Unexpected kindness is the most powerful, least costly, and most underrated agent of human change. ~ Bob Kerrey

Roxbury Mills was established in 1929, and they carry everything the home gardener, professional landscaper or home horticulturist needs. They carry over 10,00 items in stock. Roxbury is a Growise Center and a member of the Virginia Nursery and Landscape Center As an avid gardener and huge fan of Roxbury Mills, I buy everything for the yard I need there, no question,best everything you need,and then there is the greenhouse with beautiful gardening type gifts, beautiful pots, indoor plants, gorgeous, find nowhere else plants for indoors and out. Everyone at Roxbury says this is a "feel good" type of business,as plants make people happy! Roxbury Mills is one of my stops while on my three wheel bike treks, (Hyperion being another!) as my big basket on the back handily holds bird seed and misc., can't do without items! Check out the gorgeous tile mural on the side of Roxbury (Multicultural OutReach Effort) I'll be looking for you in "Andy's Chair!" Say Georgia sent you from Front Porch magazine.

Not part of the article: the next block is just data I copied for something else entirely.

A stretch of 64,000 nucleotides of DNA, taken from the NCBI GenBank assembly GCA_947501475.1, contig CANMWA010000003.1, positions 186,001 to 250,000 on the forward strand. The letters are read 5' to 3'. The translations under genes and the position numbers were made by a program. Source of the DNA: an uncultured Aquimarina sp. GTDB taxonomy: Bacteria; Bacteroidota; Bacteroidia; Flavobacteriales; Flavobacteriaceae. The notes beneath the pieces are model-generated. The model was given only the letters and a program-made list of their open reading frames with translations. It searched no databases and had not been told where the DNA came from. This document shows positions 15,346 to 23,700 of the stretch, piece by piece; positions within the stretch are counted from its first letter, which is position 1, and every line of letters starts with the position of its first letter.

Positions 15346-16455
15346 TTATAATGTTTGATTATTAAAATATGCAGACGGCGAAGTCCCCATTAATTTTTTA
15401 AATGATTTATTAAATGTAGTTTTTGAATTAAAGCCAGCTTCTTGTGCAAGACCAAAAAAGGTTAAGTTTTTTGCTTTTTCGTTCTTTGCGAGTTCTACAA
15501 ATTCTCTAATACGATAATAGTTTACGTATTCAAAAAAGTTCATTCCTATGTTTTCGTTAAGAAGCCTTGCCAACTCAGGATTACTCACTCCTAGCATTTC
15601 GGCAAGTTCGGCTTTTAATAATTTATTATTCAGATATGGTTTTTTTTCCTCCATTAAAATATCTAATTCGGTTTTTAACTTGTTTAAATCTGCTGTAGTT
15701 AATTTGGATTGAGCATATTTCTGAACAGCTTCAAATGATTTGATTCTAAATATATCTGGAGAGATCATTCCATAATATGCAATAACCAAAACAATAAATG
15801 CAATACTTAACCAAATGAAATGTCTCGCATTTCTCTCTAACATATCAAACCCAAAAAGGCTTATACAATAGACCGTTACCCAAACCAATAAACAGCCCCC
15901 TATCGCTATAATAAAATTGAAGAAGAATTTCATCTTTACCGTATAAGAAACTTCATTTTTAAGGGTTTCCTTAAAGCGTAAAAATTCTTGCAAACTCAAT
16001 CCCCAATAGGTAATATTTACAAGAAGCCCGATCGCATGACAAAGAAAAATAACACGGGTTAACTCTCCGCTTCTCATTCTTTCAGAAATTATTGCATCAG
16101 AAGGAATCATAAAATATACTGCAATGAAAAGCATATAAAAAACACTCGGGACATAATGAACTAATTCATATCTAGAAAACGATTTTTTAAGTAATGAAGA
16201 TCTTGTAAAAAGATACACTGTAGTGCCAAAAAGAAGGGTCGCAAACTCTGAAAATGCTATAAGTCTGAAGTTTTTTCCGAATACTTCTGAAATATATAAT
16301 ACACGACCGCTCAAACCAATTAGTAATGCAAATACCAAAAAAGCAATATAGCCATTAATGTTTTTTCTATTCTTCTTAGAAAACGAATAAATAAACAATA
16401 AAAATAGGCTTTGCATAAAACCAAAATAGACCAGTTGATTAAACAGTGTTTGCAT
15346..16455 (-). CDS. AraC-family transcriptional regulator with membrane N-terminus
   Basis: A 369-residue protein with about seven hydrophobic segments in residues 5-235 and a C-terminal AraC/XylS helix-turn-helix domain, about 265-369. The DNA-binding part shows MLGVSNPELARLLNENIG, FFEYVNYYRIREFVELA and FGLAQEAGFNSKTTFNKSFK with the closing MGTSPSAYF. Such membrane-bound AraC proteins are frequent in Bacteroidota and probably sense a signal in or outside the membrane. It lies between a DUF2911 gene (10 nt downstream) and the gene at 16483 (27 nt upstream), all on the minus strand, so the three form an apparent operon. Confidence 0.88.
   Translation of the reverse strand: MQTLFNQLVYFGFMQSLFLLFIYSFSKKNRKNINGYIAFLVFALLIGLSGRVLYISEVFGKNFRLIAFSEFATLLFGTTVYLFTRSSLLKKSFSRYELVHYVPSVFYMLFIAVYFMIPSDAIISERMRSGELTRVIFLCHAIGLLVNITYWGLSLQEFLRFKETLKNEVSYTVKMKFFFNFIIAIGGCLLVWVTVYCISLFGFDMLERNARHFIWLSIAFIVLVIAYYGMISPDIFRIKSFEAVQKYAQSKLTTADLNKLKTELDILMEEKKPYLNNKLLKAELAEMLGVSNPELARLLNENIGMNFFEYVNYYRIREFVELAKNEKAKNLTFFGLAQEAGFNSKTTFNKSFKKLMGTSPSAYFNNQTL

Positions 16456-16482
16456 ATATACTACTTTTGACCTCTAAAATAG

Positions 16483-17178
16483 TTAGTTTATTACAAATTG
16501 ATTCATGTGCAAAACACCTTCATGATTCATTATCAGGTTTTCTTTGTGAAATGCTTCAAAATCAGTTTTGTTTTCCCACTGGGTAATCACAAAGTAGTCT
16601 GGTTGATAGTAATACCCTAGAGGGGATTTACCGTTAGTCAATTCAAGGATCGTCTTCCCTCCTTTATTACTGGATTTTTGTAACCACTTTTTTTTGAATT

Georgia Strentz is our gal about town & FXBG’s biggest supporter